Energy: Efora is an oil and gas exploration company. Picture: Getty Images/Education Images/Universal Images Group
Energy: Efora is an oil and gas exploration company. Picture: Getty Images/Education Images/Universal Images Group

Minority shareholders in oil and gas exploration junior Efora Energy are spooked. About two months after an arbitration appeal decision in its favour, the company has been silent on its ability to recover funds from its former partner.

Efora — in its previous corporate guise as SacOil — has in the past been a controversial investment that has generated unflattering headlines for its main shareholder, the Public Investment Corp.

In late November 2019 Efora announced that its appeal of an earlier arbitration judgment in a R115m dispute involving Encha — a former major shareholder and partner — had been successful.

The original judgment had gone against Efora, but the arbitration appeal tribunal reversed this and ordered Encha to pay R75m (plus interest from March 2016) to Efora. The total amount — probably closer to R120m with accrued interest — is significant for a small exploration company like Efora, which has a market capitalisation of around R700m.

Encha was also ordered to pay the costs of the arbitration.

Efora noted at the time "these amounts are now due and payable".

But since then it has failed to issue any updates on the status of the settlement — which has caused fretting among some shareholders who fear the company has again been stalled in a bid to recover the outstanding funds.

Acting CEO Damain Matroos says Efora is still in the process of recovering the funds. "There are various options open to us … once we have clarity we will put that to the market."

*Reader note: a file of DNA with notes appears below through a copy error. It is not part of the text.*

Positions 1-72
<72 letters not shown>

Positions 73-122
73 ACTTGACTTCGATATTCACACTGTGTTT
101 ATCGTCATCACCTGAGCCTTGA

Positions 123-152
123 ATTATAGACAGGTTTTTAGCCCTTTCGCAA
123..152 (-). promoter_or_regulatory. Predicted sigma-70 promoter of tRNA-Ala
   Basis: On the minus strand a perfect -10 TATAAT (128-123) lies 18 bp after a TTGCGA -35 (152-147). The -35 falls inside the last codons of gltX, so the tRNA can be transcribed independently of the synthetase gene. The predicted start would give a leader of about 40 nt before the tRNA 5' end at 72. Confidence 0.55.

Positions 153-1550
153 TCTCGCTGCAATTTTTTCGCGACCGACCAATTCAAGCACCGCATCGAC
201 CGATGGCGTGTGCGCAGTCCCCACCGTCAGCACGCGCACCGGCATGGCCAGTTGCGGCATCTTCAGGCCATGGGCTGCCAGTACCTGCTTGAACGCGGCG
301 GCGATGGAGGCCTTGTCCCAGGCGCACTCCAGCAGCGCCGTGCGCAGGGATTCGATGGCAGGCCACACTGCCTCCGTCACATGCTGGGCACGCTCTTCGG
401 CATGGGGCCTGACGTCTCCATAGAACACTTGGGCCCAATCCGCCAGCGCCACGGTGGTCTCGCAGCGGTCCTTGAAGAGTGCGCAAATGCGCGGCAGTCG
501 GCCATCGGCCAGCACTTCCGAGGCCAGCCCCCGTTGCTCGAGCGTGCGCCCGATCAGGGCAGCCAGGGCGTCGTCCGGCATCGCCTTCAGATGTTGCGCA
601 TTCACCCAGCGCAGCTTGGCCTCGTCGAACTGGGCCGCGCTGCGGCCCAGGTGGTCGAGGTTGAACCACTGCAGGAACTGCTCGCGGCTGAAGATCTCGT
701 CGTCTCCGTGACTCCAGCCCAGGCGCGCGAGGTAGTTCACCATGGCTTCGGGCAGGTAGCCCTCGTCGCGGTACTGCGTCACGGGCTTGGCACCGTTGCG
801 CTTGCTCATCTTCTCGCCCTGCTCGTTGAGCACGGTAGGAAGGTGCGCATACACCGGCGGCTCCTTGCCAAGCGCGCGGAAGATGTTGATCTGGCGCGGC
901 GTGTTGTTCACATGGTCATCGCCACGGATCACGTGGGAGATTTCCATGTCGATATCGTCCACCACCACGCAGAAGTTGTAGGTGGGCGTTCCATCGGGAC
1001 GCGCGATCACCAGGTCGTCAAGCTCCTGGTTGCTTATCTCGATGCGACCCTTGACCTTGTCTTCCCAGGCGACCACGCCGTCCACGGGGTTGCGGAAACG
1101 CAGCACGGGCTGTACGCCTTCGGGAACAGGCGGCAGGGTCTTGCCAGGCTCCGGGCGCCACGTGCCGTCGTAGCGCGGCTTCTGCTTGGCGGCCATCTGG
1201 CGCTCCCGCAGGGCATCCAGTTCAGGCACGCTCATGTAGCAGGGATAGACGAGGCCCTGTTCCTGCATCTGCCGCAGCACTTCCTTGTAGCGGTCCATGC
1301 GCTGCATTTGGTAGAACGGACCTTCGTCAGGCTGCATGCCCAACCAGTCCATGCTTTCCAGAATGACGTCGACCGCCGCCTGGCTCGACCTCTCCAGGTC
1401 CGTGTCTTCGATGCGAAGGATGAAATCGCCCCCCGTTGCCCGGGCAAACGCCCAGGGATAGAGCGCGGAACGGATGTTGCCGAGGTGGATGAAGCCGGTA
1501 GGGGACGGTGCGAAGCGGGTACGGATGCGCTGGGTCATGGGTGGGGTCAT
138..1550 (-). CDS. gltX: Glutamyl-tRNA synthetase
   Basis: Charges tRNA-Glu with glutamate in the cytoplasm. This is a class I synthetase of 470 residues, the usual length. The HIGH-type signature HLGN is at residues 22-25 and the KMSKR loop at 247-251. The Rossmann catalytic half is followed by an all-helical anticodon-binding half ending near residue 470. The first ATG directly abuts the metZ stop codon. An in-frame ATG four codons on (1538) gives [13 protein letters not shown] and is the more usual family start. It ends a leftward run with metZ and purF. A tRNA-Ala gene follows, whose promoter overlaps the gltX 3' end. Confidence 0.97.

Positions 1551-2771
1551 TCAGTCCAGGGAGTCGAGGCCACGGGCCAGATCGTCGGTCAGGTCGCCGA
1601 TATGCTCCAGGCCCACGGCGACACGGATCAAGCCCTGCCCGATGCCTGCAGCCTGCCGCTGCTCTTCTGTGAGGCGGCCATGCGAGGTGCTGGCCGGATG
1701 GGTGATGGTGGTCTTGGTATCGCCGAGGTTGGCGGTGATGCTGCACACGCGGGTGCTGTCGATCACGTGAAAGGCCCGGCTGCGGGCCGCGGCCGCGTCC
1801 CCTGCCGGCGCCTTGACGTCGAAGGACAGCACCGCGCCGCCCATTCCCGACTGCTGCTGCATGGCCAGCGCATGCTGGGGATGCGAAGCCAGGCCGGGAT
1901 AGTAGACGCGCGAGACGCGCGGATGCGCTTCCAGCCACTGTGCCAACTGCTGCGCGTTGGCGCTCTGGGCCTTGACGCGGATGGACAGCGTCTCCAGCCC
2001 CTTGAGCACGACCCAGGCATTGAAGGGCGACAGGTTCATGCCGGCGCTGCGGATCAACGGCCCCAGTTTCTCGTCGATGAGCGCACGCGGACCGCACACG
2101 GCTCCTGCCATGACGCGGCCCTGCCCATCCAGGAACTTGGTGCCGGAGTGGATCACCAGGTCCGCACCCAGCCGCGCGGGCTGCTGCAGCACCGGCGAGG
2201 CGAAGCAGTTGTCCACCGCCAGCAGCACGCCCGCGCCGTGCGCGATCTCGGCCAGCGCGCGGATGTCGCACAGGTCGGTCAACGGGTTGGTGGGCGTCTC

At the latest, shareholders should get an official update when Efora issues its final results in May.

Encha is aligned to the Moseneke family and is chaired by Tiego Moseneke, the younger brother of former deputy chief justice Dikgang Moseneke.

Encha invests in technology, energy and property (through listed property group Vukile).

The dispute between Efora and Encha stems from a 2012 agreement whereby the then SacOil paid $10m to Encha to secure oil exploration blocks in the Democratic Republic of Congo along with a service agreement. The deal fell through, and Encha — which stood surety for the amount — was required to repay the funds by the end of February 2016.

For a number of years Encha provided Efora with a certificate that it was in a position to repay the amount, but that fell away when the companies went to arbitration.

Efora impaired the R115m in financial 2019.

One shareholder argues that Efora should have already put Encha on terms or even applied for the company’s liquidation.

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